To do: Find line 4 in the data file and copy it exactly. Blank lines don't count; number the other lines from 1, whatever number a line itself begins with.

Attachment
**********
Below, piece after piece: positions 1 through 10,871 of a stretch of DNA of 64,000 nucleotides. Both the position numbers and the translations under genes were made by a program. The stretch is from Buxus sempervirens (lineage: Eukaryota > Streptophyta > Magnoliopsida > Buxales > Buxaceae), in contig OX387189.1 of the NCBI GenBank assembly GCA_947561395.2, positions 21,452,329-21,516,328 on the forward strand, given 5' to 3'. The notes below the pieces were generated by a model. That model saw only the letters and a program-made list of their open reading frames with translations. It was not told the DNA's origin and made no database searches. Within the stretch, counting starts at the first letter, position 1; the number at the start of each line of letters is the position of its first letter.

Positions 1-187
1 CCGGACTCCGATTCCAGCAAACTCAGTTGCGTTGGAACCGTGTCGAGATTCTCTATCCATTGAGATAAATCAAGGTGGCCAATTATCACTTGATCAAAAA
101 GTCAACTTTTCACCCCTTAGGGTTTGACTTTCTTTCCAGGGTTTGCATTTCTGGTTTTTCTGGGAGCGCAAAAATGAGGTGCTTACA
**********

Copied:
101 GTCAACTTTTCACCCCTTAGGGTTTGACTTTCTTTCCAGGGTTTGCATTTCTGGTTTTTCTGGGAGCGCAAAAATGAGGTGCTTACA